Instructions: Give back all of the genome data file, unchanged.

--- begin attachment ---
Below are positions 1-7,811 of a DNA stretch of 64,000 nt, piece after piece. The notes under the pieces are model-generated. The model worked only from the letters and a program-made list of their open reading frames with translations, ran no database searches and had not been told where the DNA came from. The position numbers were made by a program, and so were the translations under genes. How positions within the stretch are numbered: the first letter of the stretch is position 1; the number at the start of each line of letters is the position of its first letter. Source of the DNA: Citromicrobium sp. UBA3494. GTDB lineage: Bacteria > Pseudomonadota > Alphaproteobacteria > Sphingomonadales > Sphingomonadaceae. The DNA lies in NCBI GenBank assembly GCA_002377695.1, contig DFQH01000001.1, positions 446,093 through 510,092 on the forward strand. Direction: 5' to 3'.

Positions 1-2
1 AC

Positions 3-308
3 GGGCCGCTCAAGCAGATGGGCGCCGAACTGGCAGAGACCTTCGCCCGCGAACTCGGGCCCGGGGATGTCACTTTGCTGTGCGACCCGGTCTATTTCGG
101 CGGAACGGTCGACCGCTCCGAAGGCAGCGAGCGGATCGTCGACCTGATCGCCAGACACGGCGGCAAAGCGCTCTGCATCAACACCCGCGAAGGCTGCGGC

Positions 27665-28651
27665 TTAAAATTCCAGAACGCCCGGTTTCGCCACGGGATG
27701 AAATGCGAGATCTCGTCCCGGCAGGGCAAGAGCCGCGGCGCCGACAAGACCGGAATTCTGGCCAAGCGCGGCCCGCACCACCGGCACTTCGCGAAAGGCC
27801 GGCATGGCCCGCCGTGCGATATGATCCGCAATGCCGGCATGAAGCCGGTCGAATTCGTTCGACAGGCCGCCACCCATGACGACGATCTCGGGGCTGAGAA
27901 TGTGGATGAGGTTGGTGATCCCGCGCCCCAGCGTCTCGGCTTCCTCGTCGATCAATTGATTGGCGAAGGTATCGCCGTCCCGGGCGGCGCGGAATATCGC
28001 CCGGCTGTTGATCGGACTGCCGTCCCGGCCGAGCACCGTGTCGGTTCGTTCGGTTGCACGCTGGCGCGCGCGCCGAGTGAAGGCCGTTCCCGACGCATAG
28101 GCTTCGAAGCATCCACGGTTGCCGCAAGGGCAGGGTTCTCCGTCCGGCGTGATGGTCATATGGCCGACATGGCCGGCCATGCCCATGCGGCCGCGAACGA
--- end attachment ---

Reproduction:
Below are positions 1-7,811 of a DNA stretch of 64,000 nt, piece after piece. The notes under the pieces are model-generated. The model worked only from the letters and a program-made list of their open reading frames with translations, ran no database searches and had not been told where the DNA came from. The position numbers were made by a program, and so were the translations under genes. How positions within the stretch are numbered: the first letter of the stretch is position 1; the number at the start of each line of letters is the position of its first letter. Source of the DNA: Citromicrobium sp. UBA3494. GTDB lineage: Bacteria > Pseudomonadota > Alphaproteobacteria > Sphingomonadales > Sphingomonadaceae. The DNA lies in NCBI GenBank assembly GCA_002377695.1, contig DFQH01000001.1, positions 446,093 through 510,092 on the forward strand. Direction: 5' to 3'.

Positions 1-2
1 AC

Positions 3-308
3 GGGCCGCTCAAGCAGATGGGCGCCGAACTGGCAGAGACCTTCGCCCGCGAACTCGGGCCCGGGGATGTCACTTTGCTGTGCGACCCGGTCTATTTCGG
101 CGGAACGGTCGACCGCTCCGAAGGCAGCGAGCGGATCGTCGACCTGATCGCCAGACACGGCGGCAAAGCGCTCTGCATCAACACCCGCGAAGGCTGCGGC

Positions 27665-28651
27665 TTAAAATTCCAGAACGCCCGGTTTCGCCACGGGATG
27701 AAATGCGAGATCTCGTCCCGGCAGGGCAAGAGCCGCGGCGCCGACAAGACCGGAATTCTGGCCAAGCGCGGCCCGCACCACCGGCACTTCGCGAAAGGCC
27801 GGCATGGCCCGCCGTGCGATATGATCCGCAATGCCGGCATGAAGCCGGTCGAATTCGTTCGACAGGCCGCCACCCATGACGACGATCTCGGGGCTGAGAA
27901 TGTGGATGAGGTTGGTGATCCCGCGCCCCAGCGTCTCGGCTTCCTCGTCGATCAATTGATTGGCGAAGGTATCGCCGTCCCGGGCGGCGCGGAATATCGC
28001 CCGGCTGTTGATCGGACTGCCGTCCCGGCCGAGCACCGTGTCGGTTCGTTCGGTTGCACGCTGGCGCGCGCGCCGAGTGAAGGCCGTTCCCGACGCATAG
28101 GCTTCGAAGCATCCACGGTTGCCGCAAGGGCAGGGTTCTCCGTCCGGCGTGATGGTCATATGGCCGACATGGCCGGCCATGCCCATGCGGCCGCGAACGA